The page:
Netanyahu's election stunt

In all of the recent elections, Netanyahu has vowed to annex settlements in the West Bank but has yet to do so.

By
September 11, 2019 18:50
3 minute read.
Benjamin Netanyahu announces that if reelected, he will extend Israeli sovereignty over the Jordan V

Benjamin Netanyahu announces that if reelected, he will extend Israeli sovereignty over the Jordan Valley, September 10 2019. (photo credit: AVSHALOM SASSONI)

 A day after holding a news conference about Iran’s nuclear program, Prime Minister Benjamin Netanyahu hosted an election stunt promising to apply Israeli sovereignty over Jewish communities in Judea and Samaria. He asserted he would not do anything without getting a clear mandate, and said he was asking for just such a mandate by way of the September 17 election.

In a sense, Netanyahu has now pegged his election performance to this vow to annex a swath of the West Bank that includes areas of the Jordan Valley, and which would effectively make Jericho an island within a new land area of Israel. Netanyahu included a map to show his remarks were not just half-baked. He said that the annexation would not include any Palestinians, and that Palestinians would have freedom of movement. “Over the past few months I led a diplomatic effort, and over the past few days the diplomatic conditions have become ready,” he said.

Netanyahu’s desire for annexation now buries the words of the Bar-Ilan speech in 2009 in which he appealed to Palestinians to begin peace negotiations.

“I say to the Palestinians, we want to live with you in peace, quiet and good neighborly relations,” he said then, adding that he did not want to rule over the Palestinians. He even spoke of mutual respect and of these two peoples with their own flags and governments. Now, empowered by the friendliest US administration in history, Netanyahu has mistaken that support for a reason to pull an election stunt whose chances of being implemented are unclear.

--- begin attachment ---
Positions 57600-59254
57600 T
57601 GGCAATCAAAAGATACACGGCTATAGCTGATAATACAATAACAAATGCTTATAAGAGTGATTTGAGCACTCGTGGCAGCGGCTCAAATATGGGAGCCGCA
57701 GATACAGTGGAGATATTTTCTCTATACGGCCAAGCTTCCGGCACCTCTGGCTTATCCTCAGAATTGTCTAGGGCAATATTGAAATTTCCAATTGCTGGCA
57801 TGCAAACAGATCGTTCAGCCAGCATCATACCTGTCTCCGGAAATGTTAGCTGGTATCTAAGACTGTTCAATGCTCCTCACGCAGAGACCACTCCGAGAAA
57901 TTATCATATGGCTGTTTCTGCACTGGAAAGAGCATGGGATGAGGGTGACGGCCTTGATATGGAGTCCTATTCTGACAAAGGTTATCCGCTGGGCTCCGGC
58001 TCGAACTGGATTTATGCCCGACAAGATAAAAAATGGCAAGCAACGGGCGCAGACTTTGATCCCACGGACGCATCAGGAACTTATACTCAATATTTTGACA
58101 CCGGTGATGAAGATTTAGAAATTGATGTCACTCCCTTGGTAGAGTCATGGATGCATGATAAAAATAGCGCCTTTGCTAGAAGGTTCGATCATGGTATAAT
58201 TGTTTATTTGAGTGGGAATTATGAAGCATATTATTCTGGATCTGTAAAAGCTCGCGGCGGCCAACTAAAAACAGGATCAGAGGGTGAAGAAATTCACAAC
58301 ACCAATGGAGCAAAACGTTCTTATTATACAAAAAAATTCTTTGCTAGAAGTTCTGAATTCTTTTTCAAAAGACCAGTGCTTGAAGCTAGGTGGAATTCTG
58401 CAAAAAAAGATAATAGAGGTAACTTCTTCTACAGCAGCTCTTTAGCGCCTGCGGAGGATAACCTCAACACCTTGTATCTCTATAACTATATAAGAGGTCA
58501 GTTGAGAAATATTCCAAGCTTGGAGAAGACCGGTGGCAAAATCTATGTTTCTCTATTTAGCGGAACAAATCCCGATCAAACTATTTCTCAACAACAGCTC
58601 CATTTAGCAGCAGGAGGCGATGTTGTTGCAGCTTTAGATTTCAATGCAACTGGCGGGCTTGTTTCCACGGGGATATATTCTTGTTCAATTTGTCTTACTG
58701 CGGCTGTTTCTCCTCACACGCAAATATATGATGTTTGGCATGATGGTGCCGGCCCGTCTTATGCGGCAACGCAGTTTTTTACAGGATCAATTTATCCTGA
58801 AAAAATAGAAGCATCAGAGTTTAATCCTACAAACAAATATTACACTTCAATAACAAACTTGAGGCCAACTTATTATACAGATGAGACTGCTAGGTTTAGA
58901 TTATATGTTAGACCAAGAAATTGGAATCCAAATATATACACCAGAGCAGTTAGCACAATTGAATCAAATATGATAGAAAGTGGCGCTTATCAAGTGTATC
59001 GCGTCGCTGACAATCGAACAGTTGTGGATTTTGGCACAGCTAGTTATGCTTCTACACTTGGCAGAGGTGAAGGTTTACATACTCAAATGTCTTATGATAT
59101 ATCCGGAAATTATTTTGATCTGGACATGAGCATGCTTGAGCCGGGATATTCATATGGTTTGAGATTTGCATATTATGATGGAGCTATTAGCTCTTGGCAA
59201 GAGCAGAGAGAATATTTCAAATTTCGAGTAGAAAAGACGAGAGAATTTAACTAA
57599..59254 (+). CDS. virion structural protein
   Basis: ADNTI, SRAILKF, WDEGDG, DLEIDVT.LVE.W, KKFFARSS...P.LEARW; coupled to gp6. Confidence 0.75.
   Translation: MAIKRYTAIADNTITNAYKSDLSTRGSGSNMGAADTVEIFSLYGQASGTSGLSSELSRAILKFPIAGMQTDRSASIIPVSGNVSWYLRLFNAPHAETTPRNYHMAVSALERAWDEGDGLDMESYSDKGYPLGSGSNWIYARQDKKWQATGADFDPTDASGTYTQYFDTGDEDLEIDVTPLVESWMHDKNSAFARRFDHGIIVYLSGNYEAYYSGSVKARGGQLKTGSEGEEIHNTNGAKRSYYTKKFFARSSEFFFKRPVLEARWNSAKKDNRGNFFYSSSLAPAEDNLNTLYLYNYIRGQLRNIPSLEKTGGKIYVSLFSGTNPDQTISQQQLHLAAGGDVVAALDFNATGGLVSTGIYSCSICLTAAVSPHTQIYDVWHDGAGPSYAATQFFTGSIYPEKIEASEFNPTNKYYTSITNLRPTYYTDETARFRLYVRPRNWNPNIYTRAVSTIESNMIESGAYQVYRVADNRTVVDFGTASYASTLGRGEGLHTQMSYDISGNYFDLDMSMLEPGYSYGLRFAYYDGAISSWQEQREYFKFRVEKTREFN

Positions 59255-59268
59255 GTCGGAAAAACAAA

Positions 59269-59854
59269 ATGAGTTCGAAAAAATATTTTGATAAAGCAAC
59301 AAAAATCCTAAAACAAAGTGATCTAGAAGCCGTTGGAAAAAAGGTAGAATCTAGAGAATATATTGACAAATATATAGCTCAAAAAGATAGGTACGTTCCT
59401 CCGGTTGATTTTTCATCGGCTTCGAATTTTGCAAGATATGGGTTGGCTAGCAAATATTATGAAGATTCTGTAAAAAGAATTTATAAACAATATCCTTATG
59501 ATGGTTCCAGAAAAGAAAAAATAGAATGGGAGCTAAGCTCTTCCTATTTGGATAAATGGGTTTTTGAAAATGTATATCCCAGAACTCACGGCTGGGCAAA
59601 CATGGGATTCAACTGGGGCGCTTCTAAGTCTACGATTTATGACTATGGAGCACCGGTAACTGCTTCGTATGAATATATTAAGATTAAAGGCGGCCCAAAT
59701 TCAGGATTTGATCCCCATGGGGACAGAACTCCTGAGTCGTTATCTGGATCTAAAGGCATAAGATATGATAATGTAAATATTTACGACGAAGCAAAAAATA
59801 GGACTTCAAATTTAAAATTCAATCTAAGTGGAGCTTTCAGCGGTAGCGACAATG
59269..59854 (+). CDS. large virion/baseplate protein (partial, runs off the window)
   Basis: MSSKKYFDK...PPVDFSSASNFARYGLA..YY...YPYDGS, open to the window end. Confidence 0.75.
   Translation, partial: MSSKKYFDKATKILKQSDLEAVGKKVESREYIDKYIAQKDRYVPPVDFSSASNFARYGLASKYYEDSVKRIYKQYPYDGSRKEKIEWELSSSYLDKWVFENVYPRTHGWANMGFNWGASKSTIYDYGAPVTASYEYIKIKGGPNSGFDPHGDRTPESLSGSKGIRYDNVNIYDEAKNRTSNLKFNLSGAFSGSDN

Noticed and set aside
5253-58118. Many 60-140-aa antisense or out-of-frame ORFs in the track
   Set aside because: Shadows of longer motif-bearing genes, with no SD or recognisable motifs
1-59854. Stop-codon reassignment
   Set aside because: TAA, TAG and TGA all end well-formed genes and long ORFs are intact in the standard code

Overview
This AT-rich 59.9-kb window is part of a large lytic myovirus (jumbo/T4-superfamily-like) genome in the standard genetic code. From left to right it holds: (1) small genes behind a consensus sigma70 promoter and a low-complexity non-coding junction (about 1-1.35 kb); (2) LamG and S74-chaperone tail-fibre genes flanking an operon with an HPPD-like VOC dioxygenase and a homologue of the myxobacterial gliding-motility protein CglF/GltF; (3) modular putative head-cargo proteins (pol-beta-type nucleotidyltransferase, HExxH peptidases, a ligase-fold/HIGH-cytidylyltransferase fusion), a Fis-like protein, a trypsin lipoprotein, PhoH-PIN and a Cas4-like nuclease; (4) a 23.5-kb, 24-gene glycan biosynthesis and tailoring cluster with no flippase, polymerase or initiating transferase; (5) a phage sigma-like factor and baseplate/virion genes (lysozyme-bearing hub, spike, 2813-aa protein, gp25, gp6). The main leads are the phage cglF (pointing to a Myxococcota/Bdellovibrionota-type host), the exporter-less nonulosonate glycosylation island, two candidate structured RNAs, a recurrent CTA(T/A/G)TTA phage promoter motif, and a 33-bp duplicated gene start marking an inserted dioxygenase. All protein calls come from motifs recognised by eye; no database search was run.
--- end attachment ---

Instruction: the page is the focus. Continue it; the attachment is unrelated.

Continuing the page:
This is not without precedent. In all of the recent elections, Netanyahu has vowed to annex settlements in the West Bank but has yet to do so.

During his campaign this year, Netanyahu’s Likud has called him a leader who is in “another league,” with posters showing him shaking hands with Russian President Vladimir Putin and US President Donald Trump. Netanyahu prides himself on running foreign relations, even as the Foreign Ministry has been gutted.

To his credit, Israel has achieved awesome results under his leadership, from the economy to security. He has not dragged Israel into more wars in Gaza, and has navigated the Iranian challenge in Syria – which is one of the most complex challenges Israel has faced historically – avoiding war there while keeping back the Iranians and neutralizing their threats. Netanyahu and his team have threaded the needle.

Netanyahu’s terms as prime minister have generally been empty of bold decisions regarding the Palestinian issue. He believes Israel can reach out to Gulf states and other regional states without a two-state solution. He used his first period as prime minister in the 1990s to work against the Oslo Accords, correctly understanding that they could lead to renewed Palestinian terrorist attacks. Netanyahu prefers to manage the conflict.

But this tinkering with the conflict has been thrown out the window now that Trump is in Washington. It was fine when it came to Jerusalem and the Golan, which Israel had already annexed. But Netanyahu’s vow to annex the Jordan Valley would be the first major change in Israel’s policy since disengagement and the momentous decision like Oslo or the peace accords with Egypt, steering Israel in a new direction.

This has led to concern abroad and among Israel’s friends. Is Israel about to bury Oslo and set a new course? If that is happening, then Israel needs to explain what the full strategy and plan are, not just to its friends but to Israeli citizens. What comes after the annexation? What happens to the Palestinians who live in the Jordan Valley? What happens to the rest of the West Bank? We don’t know the plan, probably because there is no plan. Instead, Netanyahu is pushing a massive policy change just for votes.
This cheapens Israel, cheapens the image of the prime minister, and erodes trust abroad. It is essential that Israel have that trust to receive support, and it is important that foreign leaders don’t think Israeli politicians make bold decisions just for votes.


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